2014-2015 NYC School Calendar
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Inside Schools

Will new DOE structure mean fewer runarounds for parents? - Read Full Article

Don't expect miracles anytime soon, but the new organization of schools announced by schools Chancellor Carmen Fariña on Thursday may spell the beginning of the end to one of parents' most frustrating dilemmas: what to do when you can't get a problem resolved at your school.

Under Mayor Mike Bloomberg's organization of the school system, if your principal couldn't—or wouldn't—fix a problem, you were pretty much out of luck. Principals were "empowered," which means they didn't have supervisors. They only had coaches, called network leaders. If you called the network leader, you'd be told the network works for the principal, not the other way around. If you called your community school district or high school superintendent, you'd be told the superintendent has no authority. If you called your elected official, same story. If you called 311, your complaint would go back to the principal.

So let's say your child wasn't getting special education services, or the playground equipment at your school was dangerous, or the school safety agents were too aggressive with your child. Short of calling the chancellor directly, there wasn't much you could do.

Now, starting in July, there will be a clear chain of command. Fariña is giving superintendents the responsibility and the authority to fix problems parents bring to them. Principals will still have plenty of power—they will still be able to hire their own teachers and handle their own budgets. But for the first time since 2007, when the networks were created, principals will answer to superintendents.

Will this solve all of parents' issues? Naturally, it will depend on the competence and ability of the superintendents. There are tons of details to be worked out and lots of questions to be answered. But at least when parents call the superintendent, they will be talking to someone who has the authority to do something.

Don't blame the Common Core - Read Full Article

Don't blame the Common Core

If the Common Core were a person, I think we could be friends. I’d call her CeeCee and take her out for a drink. She needs it. I imagine CeeCee sobbing on my shoulder, saying something like, “I’m just trying to give all our kids a fair shot. Really I am!” Poor CeeCee. She means well and I think she got a lot more right than anyone is willing to admit, but we’re all just having too much fun hating on her.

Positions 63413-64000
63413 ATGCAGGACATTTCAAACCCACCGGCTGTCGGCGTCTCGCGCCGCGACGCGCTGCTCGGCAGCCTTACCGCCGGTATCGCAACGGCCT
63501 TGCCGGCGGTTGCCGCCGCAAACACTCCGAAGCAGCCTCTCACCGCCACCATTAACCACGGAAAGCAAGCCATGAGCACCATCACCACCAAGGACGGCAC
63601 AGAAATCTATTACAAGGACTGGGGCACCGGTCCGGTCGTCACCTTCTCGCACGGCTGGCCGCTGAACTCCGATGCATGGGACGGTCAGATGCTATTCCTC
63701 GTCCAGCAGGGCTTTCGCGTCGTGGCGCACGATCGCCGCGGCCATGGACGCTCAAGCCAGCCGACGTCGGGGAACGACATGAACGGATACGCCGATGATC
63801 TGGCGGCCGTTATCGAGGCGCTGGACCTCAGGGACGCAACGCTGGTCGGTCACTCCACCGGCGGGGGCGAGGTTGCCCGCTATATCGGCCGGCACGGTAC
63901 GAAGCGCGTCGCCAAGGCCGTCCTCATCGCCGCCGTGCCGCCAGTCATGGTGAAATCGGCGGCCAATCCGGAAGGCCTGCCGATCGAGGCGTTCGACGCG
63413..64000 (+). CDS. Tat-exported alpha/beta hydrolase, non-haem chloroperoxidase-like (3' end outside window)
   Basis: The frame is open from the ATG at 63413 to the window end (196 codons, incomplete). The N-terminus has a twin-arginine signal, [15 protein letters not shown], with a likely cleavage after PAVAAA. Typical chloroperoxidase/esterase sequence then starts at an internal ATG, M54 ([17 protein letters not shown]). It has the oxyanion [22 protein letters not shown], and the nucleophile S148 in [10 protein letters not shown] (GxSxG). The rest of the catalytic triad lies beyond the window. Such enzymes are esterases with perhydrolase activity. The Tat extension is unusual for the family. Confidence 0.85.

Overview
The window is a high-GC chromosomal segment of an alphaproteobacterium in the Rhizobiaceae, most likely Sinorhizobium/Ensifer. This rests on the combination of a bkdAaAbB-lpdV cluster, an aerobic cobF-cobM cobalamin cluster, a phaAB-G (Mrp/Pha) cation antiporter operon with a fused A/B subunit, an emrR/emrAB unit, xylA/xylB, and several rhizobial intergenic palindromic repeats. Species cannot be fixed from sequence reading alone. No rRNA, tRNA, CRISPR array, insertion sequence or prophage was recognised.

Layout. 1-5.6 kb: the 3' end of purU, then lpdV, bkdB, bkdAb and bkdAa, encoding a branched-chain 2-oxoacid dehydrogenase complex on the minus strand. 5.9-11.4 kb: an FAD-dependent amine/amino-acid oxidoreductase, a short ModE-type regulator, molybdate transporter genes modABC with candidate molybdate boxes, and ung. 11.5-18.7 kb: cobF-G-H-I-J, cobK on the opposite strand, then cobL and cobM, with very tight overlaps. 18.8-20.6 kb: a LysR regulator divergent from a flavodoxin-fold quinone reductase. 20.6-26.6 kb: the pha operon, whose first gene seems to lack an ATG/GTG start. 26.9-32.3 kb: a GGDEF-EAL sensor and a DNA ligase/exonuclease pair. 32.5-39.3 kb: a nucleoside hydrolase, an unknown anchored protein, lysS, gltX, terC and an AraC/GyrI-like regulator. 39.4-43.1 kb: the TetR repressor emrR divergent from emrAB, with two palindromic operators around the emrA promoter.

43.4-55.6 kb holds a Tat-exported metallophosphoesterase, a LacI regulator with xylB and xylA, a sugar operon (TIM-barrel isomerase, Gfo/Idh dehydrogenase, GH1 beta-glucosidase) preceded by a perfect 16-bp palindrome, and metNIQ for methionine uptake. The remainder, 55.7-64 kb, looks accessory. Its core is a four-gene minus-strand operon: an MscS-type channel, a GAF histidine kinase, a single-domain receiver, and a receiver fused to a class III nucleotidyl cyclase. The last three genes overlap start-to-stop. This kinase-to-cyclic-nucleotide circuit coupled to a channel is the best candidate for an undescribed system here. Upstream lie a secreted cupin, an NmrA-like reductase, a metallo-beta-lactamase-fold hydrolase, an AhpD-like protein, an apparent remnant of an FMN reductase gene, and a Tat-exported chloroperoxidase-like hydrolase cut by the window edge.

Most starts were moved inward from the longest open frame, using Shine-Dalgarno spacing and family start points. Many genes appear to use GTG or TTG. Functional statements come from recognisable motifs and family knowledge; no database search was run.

It’s all the rage to bash Common Core these days. People see the standards, not as a well-meaning mom like I do, but as a thug with a gun in a dark alley shouting, “Make those kids read developmentally inappropriate texts or you’ll be sorry!” A Siena poll cited by Capital New York in mid-January found that 49 percent of New Yorkers statewide think Common Core implementation should be stopped. Not amended, just stopped. I’m left wondering how many of those voters can actually explain what Common Core is.

In New York City, the standards have become a convenient scapegoat for an education system plagued by big problems. Drastic economic inequality, uneven teaching and mass confusion about pretty much any directive handed down by the Department of Education all serve to create a broken education system. Common Core was intended as a long-term, partial solution to schools that vary widely in quality. If all kids are held to the same grade-by-grade expectations, the logic goes, we’ll be five steps closer to making sure all kids who receive a NYC education receive not just a comparable one, but also a great one.

It’s a big goal and not so easy to reach. But the standards could be game-changing if we get them right. Pre-schoolers are urged to play and explore to foster deep-thinking and problem-solving skills. Older kids are now finding more crossover between their subjects and are developing more technical reading skills to supplement fiction and poetry. (No, the Common Core does not mandate only nonfiction as some overzealous schools and parents have accused). The list goes on. At its heart, CeeCee blends all the best practices of progressive, child-led philosophies and traditional classrooms that emphasize strong skill sets.